Restrictions on Public Smoking: The pace and scope of public smoking restrictions have increased significantly in most of our markets. Many countries around the world have adopted, or are likely to adopt, regulations that restrict or ban smoking in public and/or work places, restaurants, bars and nightclubs. Some public health groups have called for, and some countries, regional governments and municipalities have adopted or proposed, bans on smoking in outdoor places, as well as bans on smoking in cars (typically, when minors are present) and private homes.

Other Regulatory Issues: Some regulators are considering, or in some cases have adopted, regulatory measures designed to reduce the supply of tobacco products. These include regulations intended to reduce the number of retailers selling tobacco products by, for example, reducing the overall number of tobacco retail licenses available or banning the sale of tobacco products within arbitrary distances of certain public facilities.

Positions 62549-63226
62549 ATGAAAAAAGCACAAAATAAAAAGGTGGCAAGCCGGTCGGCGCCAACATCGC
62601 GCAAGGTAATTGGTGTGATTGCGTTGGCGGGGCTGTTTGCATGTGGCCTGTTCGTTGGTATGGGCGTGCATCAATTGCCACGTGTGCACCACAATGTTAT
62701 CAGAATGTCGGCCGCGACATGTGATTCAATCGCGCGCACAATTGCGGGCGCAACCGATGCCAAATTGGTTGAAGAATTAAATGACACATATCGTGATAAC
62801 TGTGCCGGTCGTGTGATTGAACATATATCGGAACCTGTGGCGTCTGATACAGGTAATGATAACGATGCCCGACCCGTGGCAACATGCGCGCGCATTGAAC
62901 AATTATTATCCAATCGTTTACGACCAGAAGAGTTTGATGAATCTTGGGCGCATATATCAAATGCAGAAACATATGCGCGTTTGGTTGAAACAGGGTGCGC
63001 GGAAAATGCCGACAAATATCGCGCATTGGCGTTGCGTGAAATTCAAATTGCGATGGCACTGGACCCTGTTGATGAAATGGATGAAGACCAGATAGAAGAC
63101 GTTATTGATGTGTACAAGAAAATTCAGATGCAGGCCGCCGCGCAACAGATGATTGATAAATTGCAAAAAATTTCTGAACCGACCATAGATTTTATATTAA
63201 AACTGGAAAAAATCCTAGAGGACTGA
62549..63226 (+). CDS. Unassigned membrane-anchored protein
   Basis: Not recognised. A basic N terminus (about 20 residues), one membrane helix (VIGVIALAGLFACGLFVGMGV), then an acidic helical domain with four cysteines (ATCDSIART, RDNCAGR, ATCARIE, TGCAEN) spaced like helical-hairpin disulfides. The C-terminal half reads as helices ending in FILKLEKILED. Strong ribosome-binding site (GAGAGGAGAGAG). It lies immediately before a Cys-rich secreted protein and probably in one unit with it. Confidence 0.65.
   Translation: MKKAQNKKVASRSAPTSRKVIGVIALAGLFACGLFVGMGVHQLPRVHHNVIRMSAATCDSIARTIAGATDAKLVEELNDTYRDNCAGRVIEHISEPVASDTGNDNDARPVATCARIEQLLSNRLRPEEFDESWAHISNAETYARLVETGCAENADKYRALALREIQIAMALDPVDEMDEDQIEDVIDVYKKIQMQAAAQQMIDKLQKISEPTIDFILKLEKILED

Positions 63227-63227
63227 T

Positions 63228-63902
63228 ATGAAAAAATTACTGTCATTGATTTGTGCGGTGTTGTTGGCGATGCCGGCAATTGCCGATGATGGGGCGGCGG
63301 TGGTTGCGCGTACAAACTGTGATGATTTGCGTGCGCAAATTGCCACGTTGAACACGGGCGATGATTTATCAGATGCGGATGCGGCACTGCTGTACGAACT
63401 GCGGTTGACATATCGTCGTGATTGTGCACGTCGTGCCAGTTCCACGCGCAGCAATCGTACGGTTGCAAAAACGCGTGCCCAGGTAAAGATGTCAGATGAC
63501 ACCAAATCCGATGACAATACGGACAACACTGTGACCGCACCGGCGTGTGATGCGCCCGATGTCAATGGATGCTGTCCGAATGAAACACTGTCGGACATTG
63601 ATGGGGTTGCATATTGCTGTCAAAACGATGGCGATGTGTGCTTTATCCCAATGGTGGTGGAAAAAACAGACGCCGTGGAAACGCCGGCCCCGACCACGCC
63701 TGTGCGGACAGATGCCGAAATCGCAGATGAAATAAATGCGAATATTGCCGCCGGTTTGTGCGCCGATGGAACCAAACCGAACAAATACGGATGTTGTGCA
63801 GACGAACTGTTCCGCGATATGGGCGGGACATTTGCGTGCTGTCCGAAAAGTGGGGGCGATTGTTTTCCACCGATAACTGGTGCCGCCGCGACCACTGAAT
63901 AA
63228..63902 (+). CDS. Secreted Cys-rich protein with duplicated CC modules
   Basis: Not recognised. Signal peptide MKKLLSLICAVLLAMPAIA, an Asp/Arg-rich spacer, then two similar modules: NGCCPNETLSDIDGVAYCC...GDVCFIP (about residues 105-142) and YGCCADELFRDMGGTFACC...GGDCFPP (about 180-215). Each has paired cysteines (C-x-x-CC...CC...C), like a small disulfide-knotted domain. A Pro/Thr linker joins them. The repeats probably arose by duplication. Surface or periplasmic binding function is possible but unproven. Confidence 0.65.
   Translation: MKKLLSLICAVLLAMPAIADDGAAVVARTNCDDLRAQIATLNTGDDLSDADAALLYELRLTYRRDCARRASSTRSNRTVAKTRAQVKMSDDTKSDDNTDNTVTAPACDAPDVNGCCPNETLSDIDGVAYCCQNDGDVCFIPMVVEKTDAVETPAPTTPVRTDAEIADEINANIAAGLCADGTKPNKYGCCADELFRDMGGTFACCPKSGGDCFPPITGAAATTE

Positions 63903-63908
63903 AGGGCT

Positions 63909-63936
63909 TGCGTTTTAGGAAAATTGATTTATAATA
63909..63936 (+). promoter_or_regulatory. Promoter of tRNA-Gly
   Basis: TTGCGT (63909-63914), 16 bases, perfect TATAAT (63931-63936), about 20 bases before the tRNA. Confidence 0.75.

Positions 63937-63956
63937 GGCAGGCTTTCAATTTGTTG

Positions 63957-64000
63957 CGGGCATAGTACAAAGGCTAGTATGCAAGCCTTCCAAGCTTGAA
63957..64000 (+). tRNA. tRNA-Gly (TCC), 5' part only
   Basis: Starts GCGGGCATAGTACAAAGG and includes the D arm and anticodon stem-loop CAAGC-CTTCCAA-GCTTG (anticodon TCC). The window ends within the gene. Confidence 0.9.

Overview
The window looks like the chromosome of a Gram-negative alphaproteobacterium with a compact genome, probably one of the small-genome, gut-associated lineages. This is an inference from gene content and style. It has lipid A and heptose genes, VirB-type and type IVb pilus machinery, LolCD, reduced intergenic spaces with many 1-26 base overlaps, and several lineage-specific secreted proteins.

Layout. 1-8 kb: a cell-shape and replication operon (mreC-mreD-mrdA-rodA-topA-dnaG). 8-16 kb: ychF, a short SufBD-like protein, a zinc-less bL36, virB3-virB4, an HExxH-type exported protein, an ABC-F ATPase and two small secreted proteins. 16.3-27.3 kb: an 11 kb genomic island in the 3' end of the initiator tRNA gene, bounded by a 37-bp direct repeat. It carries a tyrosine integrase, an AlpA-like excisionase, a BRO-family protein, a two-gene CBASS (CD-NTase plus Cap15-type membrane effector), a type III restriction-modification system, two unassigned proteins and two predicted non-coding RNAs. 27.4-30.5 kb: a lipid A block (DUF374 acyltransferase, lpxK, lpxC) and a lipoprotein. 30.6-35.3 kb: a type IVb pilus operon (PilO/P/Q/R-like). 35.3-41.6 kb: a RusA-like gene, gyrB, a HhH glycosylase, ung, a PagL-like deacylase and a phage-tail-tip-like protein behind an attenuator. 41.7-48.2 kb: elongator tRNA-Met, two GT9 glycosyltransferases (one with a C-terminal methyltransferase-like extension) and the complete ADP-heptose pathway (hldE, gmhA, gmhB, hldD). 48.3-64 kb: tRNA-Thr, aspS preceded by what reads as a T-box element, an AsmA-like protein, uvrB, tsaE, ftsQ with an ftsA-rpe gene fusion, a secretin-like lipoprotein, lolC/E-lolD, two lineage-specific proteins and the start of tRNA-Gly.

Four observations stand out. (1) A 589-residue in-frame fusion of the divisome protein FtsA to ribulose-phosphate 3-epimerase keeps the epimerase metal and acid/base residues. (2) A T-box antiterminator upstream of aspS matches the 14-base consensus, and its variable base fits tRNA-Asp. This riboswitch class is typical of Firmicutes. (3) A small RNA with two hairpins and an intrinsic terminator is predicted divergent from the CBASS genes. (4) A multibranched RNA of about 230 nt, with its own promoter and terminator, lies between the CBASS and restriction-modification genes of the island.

In a limited number of markets, most notably Japan, we are dependent on governmental approvals that may limit our pricing flexibility.